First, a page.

Today (10 months after my last laser treatment) the nodules on my left foot remain small and asymptomatic , and the laser treated fibroma on my right foot cannot be seen and can barely be felt. The pain is gone. The only thought I give to my fibroma is to make sure any new shoes do not have a padded arch. Occasionally I experience a very mild discomfort (where the restructured tissue of the fibroma is) with weather changes (we have no idea why this would be) or if I wear shoes with a high or padded arch. The discomfort disappears when I change shoes or the storm front passes. All in all, I am very happy with the outcome of my treatment from Dr. Bocian.

As a side note – The laser treatments have not been approved to treat fibroma, so my health insurance covered none of the expenses. The cost of the Verapamil Gel was $790.00. I filed a request with my health insurance carrier to cover the Verapamil Gel and was denied. I filed an appeal, since they did cover the use of Verapamil for other ailments. There was much sarcastic laughter around our house the day I got the letter from them stating that they were going to reimburse me 22 cents for the sterile water used in the compounding of the gel!

I have never been able to identify any event that would be considered a triggering factor. All my life I have been very health conscious and was very active. I enjoyed bicycling, on and off road motorcycling, snow skiing, racquet sports, horseback riding and taking care of my saddle mules, horse and burro. I was known as a “gym rat” regularly attending aerobic classes and weight lifting.
So, if over use of one’s body and feet could be a triggering factor I guess that could have been mine. Over the years, as my body has aged, and I got a whole lot smarter, I have given up much of the high risk activity. Today at 69 and with the remnants of plantar fibroma, I still remain active, attending 3 aerobic classes a week and walking 8,000 to 10,000 steps (4 -5 miles) a day – without pain! And the ranch livestock consists of only one rescue burro and two Cardigan Welsh Corgis.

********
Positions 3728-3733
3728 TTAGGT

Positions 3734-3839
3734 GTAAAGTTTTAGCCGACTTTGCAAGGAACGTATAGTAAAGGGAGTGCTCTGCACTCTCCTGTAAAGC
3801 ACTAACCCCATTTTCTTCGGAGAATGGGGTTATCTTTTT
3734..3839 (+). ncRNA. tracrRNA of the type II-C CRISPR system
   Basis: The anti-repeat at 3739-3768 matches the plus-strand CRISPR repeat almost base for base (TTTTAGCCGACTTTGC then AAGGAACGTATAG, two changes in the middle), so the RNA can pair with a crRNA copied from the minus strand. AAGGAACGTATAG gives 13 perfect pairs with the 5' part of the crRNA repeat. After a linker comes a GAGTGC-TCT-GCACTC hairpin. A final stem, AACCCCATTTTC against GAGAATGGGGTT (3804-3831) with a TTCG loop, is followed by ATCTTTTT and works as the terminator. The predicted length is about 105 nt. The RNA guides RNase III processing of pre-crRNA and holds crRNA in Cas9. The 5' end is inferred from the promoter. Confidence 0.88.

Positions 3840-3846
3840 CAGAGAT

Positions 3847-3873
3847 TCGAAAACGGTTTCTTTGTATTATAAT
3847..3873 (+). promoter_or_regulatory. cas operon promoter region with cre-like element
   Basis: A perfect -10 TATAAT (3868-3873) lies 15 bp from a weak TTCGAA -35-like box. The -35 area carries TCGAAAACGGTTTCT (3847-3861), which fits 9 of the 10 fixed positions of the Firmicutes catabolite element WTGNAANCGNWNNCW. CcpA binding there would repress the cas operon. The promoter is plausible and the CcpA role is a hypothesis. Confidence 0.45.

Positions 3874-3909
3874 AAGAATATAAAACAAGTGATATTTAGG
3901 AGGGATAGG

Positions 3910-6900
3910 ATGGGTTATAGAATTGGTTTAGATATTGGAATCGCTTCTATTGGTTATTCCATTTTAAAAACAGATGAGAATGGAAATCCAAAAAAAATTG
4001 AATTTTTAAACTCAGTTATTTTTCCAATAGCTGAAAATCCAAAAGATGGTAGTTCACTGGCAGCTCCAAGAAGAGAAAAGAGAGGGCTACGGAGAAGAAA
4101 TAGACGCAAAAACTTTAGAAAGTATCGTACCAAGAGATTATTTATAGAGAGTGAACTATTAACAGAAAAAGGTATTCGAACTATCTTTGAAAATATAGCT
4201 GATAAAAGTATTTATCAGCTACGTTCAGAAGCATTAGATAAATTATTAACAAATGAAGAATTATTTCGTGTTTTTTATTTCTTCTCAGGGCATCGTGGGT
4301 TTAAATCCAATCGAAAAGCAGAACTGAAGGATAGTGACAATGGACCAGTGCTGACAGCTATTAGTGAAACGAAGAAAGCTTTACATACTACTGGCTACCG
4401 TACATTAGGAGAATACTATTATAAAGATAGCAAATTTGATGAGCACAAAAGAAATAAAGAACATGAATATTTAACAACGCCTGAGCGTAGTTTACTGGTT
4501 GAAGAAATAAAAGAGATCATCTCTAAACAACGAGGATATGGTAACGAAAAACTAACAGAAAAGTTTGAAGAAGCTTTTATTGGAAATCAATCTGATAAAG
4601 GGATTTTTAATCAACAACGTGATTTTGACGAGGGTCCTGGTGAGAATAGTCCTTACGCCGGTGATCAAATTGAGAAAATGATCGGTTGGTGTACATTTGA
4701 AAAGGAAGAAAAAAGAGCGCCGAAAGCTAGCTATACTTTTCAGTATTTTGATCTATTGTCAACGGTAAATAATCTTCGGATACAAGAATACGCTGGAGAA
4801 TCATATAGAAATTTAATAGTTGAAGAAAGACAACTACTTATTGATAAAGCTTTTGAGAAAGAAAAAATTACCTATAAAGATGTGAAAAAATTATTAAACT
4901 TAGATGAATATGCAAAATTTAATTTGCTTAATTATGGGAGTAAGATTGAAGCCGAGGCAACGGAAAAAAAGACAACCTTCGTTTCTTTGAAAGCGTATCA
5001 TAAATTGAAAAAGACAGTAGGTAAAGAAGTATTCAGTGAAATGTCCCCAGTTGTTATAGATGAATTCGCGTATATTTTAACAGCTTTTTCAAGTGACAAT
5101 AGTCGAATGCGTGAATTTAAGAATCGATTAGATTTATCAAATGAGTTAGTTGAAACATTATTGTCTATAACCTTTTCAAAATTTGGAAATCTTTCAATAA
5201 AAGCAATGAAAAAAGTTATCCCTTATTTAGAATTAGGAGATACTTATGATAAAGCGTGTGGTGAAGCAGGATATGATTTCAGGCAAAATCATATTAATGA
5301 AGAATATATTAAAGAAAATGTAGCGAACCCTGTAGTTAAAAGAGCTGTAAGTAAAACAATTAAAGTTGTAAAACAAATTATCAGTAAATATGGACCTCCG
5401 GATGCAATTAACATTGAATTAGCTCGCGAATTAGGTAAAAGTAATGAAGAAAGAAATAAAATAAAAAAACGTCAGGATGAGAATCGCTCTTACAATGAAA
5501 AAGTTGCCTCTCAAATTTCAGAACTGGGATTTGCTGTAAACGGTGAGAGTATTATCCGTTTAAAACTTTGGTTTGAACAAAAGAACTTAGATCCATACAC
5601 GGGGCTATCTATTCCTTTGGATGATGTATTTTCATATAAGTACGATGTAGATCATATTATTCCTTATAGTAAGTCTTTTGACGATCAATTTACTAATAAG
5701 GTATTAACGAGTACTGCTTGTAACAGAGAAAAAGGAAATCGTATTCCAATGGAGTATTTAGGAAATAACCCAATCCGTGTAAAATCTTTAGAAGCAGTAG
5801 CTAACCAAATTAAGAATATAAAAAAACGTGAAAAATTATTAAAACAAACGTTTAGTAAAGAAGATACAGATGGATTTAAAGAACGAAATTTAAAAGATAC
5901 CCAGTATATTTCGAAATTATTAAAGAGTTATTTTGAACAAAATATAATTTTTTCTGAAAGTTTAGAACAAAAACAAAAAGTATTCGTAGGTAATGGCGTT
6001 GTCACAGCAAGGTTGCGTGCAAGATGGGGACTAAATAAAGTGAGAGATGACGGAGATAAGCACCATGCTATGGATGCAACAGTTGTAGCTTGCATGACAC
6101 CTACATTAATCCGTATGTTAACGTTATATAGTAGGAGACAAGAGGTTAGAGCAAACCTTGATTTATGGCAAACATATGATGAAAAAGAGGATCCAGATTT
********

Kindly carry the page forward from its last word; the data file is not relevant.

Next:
As far as risk factors – I think there are a few. My ancestors are of German, Scotch, Irish and Welsh descent.
I had frozen shoulder syndrome in both shoulders that lasted one and half years.
Although I have no idea if it relates to the fibroma, one Doctor described my body as an “over reactor”. I have had moderate to very serious adverse reactions to tetanus, hepatitis B and smallpox immunizations. Thank goodness I’m healthy as I have been advised not to take flu, pneumonia, or shingles vaccines that have been recommended for my age group. I also have had some serious adverse reactions to common drugs. It seems that my body over reacts to what it perceives as a threat.

During the treatment phase of my fibroma, I read a lot of other’s experiences with this condition. I was discouraged to learn how many people experienced new fibromas or a reoccurrence of the old one. If more fibroma problems are in my future, I am optimistic that laser treatments will help me.

Judy T.
Tucson, AZ